San Diego Hires Nonprofit To Help Residents Close The Digital Divide
San Diego hired a local community outreach organization — Pillars of the Community — to help eligible households take advantage of a new $3.2 billion federal program to lower the cost of broadband Internet service during the COVID-19 pandemic.
"This a tremendous opportunity to bolster our efforts to close the digital divide that leaves far too many San Diegans behind," said Mayor Todd Gloria. "We're one of the few cities to support this new federal program with a robust outreach campaign with trusted partners, such as Pillars of the Community, who can break down language barriers and enroll people on the spot."
The Federal Communications Commission's temporary Emergency Broadband Benefit program provides a benefit of up to $50 per month toward broadband service for eligible households and up to $100 per household toward a one-time purchase of a computer, laptop or tablet under certain rules.
Located in southeastern San Diego, the nonprofit Pillars of the Community is a community messenger working directly in the San Diego "Promise Zone," which comprises the city's most economically disadvantaged neighborhoods. Pillars will be partnering with at least a dozen other trusted community groups to sign up residents for the EBB benefit.
"The people closest to the pain are closest to the solution," said City Councilwoman Monica Montgomery Steppe. "For years, Pillars of the Community has been doing the work in our communities of concern, and I am glad to see Mayor Gloria prioritize the needs in my district, as we continue our fight to bridge the digital divide and equitably distribute funding and resources."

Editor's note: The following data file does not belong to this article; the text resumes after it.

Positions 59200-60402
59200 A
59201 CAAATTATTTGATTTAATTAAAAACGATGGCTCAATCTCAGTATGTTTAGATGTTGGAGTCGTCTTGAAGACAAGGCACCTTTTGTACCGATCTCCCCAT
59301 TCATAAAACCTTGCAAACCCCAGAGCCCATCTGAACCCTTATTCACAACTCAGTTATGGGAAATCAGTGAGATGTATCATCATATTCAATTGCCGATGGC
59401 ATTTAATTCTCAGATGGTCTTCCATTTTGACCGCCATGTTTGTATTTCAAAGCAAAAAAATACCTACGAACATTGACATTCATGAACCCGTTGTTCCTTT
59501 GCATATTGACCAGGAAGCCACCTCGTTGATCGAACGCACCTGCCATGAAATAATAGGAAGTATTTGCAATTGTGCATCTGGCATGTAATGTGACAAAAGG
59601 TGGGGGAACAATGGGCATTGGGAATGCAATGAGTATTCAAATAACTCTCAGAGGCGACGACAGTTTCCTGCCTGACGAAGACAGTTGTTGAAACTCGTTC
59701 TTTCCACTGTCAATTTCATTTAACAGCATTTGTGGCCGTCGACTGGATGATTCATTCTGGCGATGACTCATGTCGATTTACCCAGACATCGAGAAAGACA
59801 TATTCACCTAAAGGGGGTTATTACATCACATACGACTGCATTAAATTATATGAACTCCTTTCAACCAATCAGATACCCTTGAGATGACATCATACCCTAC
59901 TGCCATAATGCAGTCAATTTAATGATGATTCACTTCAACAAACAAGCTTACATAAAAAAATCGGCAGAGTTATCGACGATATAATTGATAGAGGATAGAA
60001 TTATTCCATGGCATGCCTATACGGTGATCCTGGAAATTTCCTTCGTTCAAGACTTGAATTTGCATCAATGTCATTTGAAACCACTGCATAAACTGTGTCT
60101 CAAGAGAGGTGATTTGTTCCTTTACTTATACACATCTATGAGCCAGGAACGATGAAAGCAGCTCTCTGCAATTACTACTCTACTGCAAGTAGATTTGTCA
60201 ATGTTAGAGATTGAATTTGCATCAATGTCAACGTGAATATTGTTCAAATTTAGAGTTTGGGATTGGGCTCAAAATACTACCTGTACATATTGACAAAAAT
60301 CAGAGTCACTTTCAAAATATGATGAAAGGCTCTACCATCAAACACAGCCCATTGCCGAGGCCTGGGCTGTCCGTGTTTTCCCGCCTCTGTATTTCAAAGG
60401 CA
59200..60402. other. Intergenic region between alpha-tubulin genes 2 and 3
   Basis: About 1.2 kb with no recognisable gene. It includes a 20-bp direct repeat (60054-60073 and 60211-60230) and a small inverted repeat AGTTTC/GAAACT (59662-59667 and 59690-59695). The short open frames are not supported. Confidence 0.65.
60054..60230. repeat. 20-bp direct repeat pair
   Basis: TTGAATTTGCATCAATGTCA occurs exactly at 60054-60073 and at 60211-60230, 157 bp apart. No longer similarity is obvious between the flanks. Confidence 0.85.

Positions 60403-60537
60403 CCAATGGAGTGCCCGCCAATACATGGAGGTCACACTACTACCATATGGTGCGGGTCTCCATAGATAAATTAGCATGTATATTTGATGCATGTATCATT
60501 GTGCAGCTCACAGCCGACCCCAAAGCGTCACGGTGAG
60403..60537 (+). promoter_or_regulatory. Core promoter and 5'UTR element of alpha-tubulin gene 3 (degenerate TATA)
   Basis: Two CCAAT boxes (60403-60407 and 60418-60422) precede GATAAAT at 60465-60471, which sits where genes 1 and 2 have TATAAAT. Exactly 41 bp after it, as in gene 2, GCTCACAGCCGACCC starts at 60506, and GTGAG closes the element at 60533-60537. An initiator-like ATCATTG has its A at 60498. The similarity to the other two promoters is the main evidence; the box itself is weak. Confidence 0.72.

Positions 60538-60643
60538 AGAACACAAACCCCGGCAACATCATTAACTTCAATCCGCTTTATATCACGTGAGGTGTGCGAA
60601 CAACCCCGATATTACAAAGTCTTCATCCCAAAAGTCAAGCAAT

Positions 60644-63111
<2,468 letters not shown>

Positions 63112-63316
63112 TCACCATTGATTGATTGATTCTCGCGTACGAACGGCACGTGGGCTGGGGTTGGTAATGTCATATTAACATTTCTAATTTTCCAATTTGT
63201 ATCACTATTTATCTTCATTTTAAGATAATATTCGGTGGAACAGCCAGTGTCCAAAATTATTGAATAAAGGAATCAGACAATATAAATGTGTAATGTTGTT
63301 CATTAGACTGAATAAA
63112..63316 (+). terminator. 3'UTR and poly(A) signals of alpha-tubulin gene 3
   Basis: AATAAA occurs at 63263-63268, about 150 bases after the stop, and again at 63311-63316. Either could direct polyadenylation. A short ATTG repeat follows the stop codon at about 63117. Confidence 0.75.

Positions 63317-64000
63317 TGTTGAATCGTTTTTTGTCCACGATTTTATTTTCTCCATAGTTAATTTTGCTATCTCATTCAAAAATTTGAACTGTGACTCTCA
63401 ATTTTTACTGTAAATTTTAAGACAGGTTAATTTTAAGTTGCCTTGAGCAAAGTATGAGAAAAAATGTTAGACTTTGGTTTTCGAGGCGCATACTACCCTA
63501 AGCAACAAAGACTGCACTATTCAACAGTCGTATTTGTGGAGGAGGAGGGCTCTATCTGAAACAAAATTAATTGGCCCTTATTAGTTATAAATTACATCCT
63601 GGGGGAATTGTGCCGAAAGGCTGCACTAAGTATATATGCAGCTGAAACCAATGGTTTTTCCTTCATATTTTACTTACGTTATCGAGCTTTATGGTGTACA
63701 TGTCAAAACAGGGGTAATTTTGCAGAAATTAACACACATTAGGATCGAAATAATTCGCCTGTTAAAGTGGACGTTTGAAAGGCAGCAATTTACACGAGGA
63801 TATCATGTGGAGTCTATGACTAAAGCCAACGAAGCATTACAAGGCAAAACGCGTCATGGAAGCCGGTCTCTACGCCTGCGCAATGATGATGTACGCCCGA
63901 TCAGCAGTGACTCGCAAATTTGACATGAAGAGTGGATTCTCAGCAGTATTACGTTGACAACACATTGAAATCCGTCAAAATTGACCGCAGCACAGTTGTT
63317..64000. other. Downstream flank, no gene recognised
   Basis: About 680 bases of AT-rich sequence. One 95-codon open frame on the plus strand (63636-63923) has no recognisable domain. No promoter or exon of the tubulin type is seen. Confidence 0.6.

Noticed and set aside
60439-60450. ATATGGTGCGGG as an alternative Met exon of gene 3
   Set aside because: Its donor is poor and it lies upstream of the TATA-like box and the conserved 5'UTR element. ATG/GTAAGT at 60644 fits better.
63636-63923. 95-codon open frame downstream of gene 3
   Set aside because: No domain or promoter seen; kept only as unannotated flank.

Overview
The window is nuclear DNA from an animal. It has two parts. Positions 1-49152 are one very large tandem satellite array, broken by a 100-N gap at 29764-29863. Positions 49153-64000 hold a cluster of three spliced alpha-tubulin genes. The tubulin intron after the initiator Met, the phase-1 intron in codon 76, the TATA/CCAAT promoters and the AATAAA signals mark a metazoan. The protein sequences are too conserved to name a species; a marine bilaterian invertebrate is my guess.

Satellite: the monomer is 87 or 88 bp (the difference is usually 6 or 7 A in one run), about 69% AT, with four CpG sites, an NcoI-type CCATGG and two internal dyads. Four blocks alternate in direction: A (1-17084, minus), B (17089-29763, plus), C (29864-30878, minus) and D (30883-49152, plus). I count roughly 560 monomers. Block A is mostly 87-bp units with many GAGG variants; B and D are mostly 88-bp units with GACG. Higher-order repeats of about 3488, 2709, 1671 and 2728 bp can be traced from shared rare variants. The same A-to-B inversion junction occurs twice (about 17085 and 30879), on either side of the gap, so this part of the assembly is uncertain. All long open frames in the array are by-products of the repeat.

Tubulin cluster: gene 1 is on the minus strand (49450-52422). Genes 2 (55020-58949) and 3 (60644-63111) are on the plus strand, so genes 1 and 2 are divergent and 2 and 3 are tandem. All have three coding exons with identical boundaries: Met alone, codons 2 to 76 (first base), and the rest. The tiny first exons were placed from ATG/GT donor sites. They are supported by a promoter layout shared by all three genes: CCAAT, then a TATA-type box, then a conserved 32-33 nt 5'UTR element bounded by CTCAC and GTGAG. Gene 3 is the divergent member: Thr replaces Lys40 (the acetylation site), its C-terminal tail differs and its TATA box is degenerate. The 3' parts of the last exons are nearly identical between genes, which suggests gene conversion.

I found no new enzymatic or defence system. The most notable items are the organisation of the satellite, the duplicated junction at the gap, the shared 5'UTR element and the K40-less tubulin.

According to the city, an estimated 53,000 San Diego households have zero Internet access. The main goal of the local outreach campaign is to encourage and assist individuals to sign up for EBB by breaking down language barriers and providing technical assistance.
The outreach by Pillars will focus on southeastern San Diego, Barrio Logan, Mid-City, San Ysidro and other low-to-moderate income neighborhoods. Strategies will include presentations at schools and nonprofit organizations, outreach workers at community events with tablets to sign people up on the spot and a social media campaign. The goal is to reach 10,000 residents in two months.
"We're planning an aggressive outreach campaign to get as many San Diegans signed up for broadband as possible before the funding is gone," said Romelia Turner, Pillars of the Community's civic engagement program manager. "The need is there, we see it every single day as parents and students struggle to connect to the Internet. We're confident that we can get thousands enrolled quickly."
As part of its $60,000 contract, the firm will also direct households ineligible for EBB to the city's SD Access 4 All program providing free Wi-Fi at over 300 locations as well as mobile hotspots that can be checked out from certain libraries to provide free at-home internet service.
A household is eligible for EBB if one of its members meets at least one of the following criteria:
• Income at or below 135% of the Federal Poverty Guidelines or participates in certain assistance programs, such as SNAP, Medicaid or the FCC's Lifeline program;
• Receives benefits under the free and reduced-price school lunch program or the school breakfast program;
• Received a federal Pell Grant during the current award year;
• Experienced a substantial loss of income through job loss or furlough since February 29, 2020, and the household had a total income in 2020 at or below $99,000 for single filers and $198,000 for joint filers; and
• Meets the eligibility criteria for a participating internet service provider's existing low-income or COVID-19 program.
Apply at getemergencybroadband.org.